This is an encore from 2008. 2008?!?! How can it be that a post I wrote in 2008 is still relevant? No, don’t answer that.
I get my news from a variety of sources: my local newspaper, news websites online, and more. I find people who are like-minded online, too. This primary election — you know, the longest one in recent history — isn’t as dull as some say. In fact, even as I worry that Party conflicts may provide the opposition with too much ammunition, I’m finding it downright fascinating.
Teaching is a political profession. Besides the internal district politics, administrative power and control, my daily work is affected by decisions made in the state capital and in Washington, D.C. When my friends tell me that they just want to “close their doors and teach,” I want to grab them by the shoulders, look them in the eyes, and say, “You can’t shut out the laws! You need to help make them! And change them!” And then I want to go home and write a letter to my senators and congressional reps.
A few years ago Rod Paige, then Secretary of Education, called my national association (the NEA) a nasty name. He asserted that our tactics were terrorist in nature. I wrote letters. I sent emails. Many, many educators did the same. By calling teachers terrorists, he put us in the category of those with whom our government is at war. This kind of outlook in the Bush cabinet has been very damaging to public education.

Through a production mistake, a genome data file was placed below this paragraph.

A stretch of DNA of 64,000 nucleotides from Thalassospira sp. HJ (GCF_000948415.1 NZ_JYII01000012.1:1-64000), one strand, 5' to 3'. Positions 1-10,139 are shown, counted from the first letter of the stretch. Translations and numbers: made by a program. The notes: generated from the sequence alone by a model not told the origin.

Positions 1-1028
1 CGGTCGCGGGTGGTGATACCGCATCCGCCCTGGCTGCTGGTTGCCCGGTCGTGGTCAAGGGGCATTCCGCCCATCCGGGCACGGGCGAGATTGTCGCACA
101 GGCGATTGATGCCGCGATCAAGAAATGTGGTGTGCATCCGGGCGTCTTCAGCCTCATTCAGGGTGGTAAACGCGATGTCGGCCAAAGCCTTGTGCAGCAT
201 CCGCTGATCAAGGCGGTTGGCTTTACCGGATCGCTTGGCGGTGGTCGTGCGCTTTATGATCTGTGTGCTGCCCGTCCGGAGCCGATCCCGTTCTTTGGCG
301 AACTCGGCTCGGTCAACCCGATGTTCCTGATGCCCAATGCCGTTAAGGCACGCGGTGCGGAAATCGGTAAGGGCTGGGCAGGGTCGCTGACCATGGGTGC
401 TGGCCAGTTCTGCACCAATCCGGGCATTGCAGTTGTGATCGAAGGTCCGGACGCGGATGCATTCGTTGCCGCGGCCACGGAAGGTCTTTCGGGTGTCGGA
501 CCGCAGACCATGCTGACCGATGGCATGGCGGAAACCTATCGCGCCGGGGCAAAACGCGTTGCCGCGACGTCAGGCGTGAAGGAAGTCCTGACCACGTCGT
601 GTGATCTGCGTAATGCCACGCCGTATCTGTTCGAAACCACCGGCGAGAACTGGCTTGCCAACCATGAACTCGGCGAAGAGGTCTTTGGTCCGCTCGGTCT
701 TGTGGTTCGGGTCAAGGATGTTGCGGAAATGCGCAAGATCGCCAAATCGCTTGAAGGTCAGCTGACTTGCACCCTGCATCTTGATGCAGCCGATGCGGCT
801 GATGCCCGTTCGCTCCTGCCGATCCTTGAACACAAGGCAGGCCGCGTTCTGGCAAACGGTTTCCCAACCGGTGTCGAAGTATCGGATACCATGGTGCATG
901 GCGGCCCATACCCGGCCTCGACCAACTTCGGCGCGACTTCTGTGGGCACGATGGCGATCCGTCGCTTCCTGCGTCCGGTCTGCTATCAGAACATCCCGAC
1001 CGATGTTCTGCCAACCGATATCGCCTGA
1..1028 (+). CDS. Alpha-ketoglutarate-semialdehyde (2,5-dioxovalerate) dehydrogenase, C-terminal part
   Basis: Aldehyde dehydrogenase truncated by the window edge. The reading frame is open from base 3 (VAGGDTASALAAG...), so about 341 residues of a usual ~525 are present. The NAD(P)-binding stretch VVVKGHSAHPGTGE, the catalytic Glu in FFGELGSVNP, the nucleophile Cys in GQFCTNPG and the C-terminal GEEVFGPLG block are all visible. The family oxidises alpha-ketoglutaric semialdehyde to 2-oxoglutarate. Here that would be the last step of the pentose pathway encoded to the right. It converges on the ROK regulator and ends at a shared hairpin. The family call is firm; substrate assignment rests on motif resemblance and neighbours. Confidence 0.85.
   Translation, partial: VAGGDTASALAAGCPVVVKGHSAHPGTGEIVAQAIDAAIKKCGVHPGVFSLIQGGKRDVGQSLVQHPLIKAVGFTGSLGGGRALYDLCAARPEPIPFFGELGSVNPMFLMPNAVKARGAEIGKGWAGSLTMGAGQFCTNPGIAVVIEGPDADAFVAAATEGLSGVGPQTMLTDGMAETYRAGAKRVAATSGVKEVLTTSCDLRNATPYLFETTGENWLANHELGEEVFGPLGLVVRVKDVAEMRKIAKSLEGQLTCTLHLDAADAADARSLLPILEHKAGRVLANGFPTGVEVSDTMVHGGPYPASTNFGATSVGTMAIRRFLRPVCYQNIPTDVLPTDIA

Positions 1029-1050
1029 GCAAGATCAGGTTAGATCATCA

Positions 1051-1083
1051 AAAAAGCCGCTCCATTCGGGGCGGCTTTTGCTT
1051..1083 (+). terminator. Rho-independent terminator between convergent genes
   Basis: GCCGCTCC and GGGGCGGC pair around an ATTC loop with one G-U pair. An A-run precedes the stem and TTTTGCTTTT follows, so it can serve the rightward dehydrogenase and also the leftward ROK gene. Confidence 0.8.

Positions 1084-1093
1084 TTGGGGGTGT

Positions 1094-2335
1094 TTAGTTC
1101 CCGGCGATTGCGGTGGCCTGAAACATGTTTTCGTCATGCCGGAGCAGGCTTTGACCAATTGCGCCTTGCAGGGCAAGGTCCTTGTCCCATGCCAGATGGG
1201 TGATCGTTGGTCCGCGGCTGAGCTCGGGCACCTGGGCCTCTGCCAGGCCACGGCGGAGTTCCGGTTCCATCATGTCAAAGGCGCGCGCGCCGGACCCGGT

Now the NEA (National Education Association) is looking for slogans to help publicize the need for professional wages in education. I have a few ideas, and I know there are clever educators who can access their inner salesperson and come up with a really good campaign. What do you think, boys and girls? Women and men? Ladies and gentlemen of the classroom and beyond? Educating everyone takes everyone — in the village and beyond — and it’s not cheap.
My slogan thoughts so far:
Do the math: pay like a pro.
No Classroom Left Unfunded
A “free” Public Education is priceless, not costly.
There are slogans built into existing quotes, too:
If you think education is expensive, try ignorance.
But for now, I’ll keep informed on the upcoming election and I’ll keep writing creative and effective lesson plans to connect with students in every way I can. I feel fortunate to work in a great field, one where I can make a difference. My votes can help ensure support from the legislatures and the White House.
Yours can, too.
And if you’d like an updated perspective, look to The Broad Side. You’ll see why this is sadly still relevant.